We followed NIOSH Method 7500 and used accredited laboratories for determining the crystalline quartz exposure concentrations.
What method was used for determining the total and respirable quartz fractions contained within your garnet abrasive products?
We employed an accredited laboratory that used similar analytical techniques that are a part of NIOSH Method 7500. Specifically, these techniques are X-ray Diffraction (XRD) and Scanning Electron Microscopy (SEM). The laboratory has developed a specialized approach that can classify quartz particles based upon respective diameters (microns). This information has allowed us to report on total and respirable (<10 microns) quartz fractions.
As with any material, housekeeping is paramount to reducing potential employee exposures to any type of dust. During our Hazard Classification Study, we did find a relationship between extremely poor housekeeping conditions and the ability to detect respirable quartz. Although these exposures did not exceed the OSHA PEL, the levels were detectable by NIOSH Method 7500 when housekeeping was poor. As a reminder, with all dust, wet methods and/or vacuuming of dusts are the best ways to prevent the suspension of dust particles in the air.
Yes. Although BARTON garnet abrasives are considered non-hazardous during normal use and routine cleanup activities, your employees need to understand the proper safe handling measures and work practices when working with any and all materials. This is not limited to garnet abrasives.
Safety Data Sheets (SDS) for BARTON abrasives can be downloaded from our library.
Customers know them as bulk bags or super sacks, but in the packaging industry, our 2,200LB and 4,400LB packages are called flexible intermediate bulk containers (FIBCAs). Worker safety is our priority, and we advise you to follow the safe handling guidelines developed by the Flexible Intermediate Bulk Container Association (FIBCA).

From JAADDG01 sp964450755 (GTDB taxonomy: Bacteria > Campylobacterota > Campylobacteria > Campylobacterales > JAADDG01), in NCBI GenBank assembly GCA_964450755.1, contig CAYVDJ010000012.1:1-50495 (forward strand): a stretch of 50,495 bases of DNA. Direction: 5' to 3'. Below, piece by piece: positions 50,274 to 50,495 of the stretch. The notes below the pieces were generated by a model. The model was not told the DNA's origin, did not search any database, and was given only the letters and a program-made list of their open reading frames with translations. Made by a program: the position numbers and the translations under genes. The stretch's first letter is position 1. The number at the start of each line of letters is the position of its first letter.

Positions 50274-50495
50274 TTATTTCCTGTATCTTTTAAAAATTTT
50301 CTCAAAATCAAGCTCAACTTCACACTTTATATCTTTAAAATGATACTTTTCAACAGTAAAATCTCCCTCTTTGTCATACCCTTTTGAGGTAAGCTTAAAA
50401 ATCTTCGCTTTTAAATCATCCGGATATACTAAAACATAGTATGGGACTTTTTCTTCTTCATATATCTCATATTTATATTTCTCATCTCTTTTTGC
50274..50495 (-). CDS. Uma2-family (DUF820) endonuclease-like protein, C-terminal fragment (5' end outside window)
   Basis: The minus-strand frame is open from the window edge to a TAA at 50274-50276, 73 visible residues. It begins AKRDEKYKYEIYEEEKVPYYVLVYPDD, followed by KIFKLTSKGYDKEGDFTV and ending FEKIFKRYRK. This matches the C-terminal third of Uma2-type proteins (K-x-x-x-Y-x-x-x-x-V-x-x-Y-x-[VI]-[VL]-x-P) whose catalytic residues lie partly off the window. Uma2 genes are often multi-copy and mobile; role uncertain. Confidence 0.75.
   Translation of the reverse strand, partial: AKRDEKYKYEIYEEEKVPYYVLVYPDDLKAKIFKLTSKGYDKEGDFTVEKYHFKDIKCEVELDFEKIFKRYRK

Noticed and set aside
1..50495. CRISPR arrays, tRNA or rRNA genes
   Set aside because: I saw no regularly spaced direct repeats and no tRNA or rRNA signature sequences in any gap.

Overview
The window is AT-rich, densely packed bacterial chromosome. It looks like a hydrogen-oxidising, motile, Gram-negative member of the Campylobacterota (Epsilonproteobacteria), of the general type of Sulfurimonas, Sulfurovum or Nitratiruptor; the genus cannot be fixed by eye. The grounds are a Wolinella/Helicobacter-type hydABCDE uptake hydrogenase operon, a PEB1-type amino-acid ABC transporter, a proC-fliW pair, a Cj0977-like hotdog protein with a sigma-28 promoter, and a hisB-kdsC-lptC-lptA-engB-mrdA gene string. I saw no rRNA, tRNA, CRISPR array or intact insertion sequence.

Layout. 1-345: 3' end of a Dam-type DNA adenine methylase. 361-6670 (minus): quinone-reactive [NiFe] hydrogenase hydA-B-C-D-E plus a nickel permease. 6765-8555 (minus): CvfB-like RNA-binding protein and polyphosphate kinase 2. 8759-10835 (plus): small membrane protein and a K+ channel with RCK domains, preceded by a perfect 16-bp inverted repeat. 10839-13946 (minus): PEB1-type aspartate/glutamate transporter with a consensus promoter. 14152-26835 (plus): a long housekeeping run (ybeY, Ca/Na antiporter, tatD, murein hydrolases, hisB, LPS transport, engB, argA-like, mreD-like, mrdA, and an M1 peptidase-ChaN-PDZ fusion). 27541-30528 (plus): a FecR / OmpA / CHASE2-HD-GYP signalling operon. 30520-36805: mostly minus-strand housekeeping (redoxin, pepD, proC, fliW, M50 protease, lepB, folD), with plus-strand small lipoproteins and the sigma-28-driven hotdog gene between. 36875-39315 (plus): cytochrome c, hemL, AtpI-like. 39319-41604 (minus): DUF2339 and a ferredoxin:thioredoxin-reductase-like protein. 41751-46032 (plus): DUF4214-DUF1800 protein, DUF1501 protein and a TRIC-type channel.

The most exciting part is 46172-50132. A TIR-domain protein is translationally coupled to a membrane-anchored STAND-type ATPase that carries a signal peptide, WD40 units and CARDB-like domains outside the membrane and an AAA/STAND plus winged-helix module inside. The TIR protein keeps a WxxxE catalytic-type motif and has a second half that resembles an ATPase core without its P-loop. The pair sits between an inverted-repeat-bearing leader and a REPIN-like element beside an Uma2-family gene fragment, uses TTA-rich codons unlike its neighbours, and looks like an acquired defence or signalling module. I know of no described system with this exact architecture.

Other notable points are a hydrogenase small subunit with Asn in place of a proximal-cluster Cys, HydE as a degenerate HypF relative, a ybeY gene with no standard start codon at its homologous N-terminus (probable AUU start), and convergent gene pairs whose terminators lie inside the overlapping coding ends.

Some key points for safely handling FIBCs purchased from BARTON using a forklift, crane or hoist are summarized below.
- Adhere to the FIBC manufacturer’s recommendations printed on the label and observe all applicable regulatory and safety requirements.
- Ensure all employees are properly trained in the safe handling procedures as outlined in FIBCA guidelines.
- Devices used to handle FIBCs must be designed for FIBCs, have safety latches, be rated for the capacity of the filled FIBC and adhere to approved handling methods.
- Ensure all forklift tines, crane hooks, bars or handling devices used for lifting are free of sharp edges or protrusions. Edges must be rounded to at least the thickness of the lift loops used to support the FIBC. The radius must be a minimum of 5 mm.
- Adjust the distance between the forklift tines to the correct width to ensure all lift loops are vertical to prevent damaging lateral forces.
- Ensure the FIBC is appropriate for the emptying environment regarding electrostatic concerns in flammable or explosive environments. It is critical to take precautions against the risk of electrostatic discharge when emptying products with certain ignition properties or in explosive atmospheres. Please refer to the product Technical Data Sheet in our document library for conductivity and electrostatic properties.
- Take appropriate measures with regards to dust control.
- Before handling, ensure that the FIBC is free from any damage that would compromise its strength.
- All personnel must be safely clear of any potential hazards when lifting, handling or emptying an FIBC.
- Maintain a clear line of sight when moving an FIBC; never move an FIBC if your line of sight is blocked.
- When handling by forklift, hold the FIBC close to the mast, as low as possible with the mast tilted back to an appropriate angle.